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Employers get some relief from the pitfalls of worker misclassification

October 3rd, 2011  |  Lorene Park

Deciding whether to classify a worker as either an employee or an independent contractor can cause an employer many headaches; particular considering that proper classification is necessary to avoid significant liability. To further complicate things, applicable laws do not always classify workers the same way. Employers have to be aware of the definitions in the Internal Revenue Code for income tax and social security; unemployment compensation laws; workers’ compensation laws; wage and hour laws; and discrimination laws.

In an effort to provide some relief, the IRS has announced a program that enables certain employers to avoid a portion of tax liability stemming from employee misclassification by voluntarily reclassifying workers as employees and paying a fee covering part of their past payroll obligations. In return, the employers must enter a closing agreement with the IRS which extends the limitations period applicable to the assessment of employment taxes from three to six years. Employers can apply to the program by filing Form 8952, Voluntary Classification Settlement Program. Applications must be received at least 60 days before the employer wishes to treat the workers as employees.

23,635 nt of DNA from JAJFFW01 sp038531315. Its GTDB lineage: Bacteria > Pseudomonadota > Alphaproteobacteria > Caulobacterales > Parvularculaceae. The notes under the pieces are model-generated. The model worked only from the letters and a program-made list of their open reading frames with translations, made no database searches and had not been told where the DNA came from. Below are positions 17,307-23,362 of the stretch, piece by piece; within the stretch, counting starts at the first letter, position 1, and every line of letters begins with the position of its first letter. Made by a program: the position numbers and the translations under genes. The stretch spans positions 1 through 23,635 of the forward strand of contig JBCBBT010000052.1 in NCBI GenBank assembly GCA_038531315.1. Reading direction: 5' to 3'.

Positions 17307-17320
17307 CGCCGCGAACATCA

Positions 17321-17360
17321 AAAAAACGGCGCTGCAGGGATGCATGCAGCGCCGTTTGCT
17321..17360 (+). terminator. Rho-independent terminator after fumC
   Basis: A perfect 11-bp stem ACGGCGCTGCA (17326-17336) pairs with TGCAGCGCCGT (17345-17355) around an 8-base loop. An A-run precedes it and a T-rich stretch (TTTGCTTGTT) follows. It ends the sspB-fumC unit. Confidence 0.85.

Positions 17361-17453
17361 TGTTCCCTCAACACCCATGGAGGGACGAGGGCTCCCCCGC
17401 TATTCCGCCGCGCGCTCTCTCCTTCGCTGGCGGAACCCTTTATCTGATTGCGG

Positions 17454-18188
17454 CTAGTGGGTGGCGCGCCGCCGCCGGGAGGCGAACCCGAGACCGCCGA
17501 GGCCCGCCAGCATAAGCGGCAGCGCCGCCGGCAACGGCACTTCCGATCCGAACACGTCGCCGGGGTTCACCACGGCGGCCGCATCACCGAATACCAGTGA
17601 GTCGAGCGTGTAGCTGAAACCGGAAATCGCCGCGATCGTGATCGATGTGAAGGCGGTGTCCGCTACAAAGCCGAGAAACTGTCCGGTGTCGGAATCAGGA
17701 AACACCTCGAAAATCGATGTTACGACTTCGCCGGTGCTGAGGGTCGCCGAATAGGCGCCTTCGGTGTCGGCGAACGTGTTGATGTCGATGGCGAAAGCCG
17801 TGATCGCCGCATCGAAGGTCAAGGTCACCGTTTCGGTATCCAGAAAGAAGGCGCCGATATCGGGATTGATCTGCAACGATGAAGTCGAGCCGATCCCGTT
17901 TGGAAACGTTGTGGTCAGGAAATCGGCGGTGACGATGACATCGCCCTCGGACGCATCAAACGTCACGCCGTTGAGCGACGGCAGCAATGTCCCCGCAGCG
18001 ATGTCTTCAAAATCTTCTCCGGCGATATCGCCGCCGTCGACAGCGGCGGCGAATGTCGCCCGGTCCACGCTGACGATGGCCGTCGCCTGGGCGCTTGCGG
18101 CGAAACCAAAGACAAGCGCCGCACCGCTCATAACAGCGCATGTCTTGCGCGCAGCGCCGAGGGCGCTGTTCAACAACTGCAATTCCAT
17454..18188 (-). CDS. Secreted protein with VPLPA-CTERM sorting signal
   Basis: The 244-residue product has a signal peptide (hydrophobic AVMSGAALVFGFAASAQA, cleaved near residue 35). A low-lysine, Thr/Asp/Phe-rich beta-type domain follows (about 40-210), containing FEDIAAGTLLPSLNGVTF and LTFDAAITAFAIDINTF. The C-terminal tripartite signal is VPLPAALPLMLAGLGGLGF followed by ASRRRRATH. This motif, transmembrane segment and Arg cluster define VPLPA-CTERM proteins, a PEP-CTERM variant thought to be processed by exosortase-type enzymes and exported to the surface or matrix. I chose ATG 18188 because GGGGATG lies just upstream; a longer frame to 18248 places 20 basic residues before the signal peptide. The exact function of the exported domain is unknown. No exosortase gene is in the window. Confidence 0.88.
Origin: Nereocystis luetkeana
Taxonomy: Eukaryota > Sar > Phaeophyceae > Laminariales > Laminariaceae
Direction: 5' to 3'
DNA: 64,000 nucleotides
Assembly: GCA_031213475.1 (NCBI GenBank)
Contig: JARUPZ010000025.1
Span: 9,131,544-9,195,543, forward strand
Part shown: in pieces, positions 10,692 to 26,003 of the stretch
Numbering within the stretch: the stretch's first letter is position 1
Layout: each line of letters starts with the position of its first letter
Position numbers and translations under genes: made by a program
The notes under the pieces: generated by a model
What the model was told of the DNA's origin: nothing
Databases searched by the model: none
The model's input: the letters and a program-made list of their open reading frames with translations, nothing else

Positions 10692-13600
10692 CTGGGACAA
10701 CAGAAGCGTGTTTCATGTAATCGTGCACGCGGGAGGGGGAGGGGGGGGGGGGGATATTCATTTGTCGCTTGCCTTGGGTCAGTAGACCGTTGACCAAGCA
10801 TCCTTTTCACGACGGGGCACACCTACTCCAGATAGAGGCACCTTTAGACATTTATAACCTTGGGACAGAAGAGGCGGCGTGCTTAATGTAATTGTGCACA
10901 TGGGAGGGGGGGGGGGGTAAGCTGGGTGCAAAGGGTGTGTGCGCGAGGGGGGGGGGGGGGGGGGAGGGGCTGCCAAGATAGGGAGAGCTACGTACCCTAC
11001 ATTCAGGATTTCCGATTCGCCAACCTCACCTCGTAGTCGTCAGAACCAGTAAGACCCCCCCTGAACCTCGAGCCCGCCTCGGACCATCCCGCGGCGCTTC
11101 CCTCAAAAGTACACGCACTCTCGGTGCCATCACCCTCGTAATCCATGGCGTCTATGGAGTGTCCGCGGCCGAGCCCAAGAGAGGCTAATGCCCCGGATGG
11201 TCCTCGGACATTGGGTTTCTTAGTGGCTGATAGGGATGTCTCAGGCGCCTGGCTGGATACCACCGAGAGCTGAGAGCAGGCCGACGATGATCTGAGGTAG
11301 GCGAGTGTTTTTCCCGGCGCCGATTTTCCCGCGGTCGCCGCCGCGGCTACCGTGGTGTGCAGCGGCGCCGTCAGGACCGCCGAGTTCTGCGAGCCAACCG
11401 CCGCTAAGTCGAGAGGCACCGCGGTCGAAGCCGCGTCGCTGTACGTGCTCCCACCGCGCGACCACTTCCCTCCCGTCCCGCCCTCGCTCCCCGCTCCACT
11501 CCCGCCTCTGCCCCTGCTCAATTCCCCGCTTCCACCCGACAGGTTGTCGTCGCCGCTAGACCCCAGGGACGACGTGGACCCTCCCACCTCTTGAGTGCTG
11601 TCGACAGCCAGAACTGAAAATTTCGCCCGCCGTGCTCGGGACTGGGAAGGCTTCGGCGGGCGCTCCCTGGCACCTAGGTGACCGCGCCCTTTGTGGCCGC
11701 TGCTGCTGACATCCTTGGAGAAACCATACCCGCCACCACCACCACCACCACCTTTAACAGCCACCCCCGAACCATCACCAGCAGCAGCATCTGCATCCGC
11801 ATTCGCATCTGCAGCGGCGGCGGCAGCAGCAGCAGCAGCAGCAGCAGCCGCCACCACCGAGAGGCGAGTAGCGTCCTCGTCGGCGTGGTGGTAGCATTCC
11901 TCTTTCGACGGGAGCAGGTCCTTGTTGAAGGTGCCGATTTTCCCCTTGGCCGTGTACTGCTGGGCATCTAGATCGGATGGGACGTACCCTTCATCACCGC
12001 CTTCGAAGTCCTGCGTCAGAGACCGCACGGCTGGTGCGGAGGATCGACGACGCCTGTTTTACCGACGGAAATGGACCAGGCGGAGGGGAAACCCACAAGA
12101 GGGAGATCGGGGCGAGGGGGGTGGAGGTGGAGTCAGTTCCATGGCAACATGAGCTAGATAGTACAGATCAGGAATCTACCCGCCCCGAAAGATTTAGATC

This announcement comes on the heels of a DOL announcement that the DOL, IRS, and several states are stepping up efforts to prevent misclassification by entering agreements to coordinate enforcement. A Memorandum of Undertanding between all the parties is located here. The DOL anticipates that the new partnerships will better allow it to work with the IRS and participating states on law enforcement and information sharing in order to “level the playing field for law-abiding employers and ensure that employees receive the protections to which they are entitled under federal and state law.”

Employers having difficulties classifying a worker can request that the IRS determine the worker’s status for federal tax purposes by filing a Form SS-8. The form, and additional resources to help employers classify workers, can be found on the IRS website. Keep in mind, however, that other laws may apply different tests for classifying workers. For example, the same worker could be an “employee” under workers’ compensation laws and an “independent contractor” for unemployment tax purposes.

The employer’s right to control a worker is the most common factor considered by agencies and courts, but other factors may be considered. For example, a worker is probably an employee if required to work at the employer’s office for a certain period of time, regularly reports on work performed, and uses the employer’s equipment. By contrast, the same person is likely an independent contractor if he or she controls the hours worked, provides the equipment, reports only on major developments, and performs similar services for other businesses. Because this area of law is complex and the consequences of misclassification can be severe, employers with classification questions would be well-advised to consult a local employment lawyer or tax expert.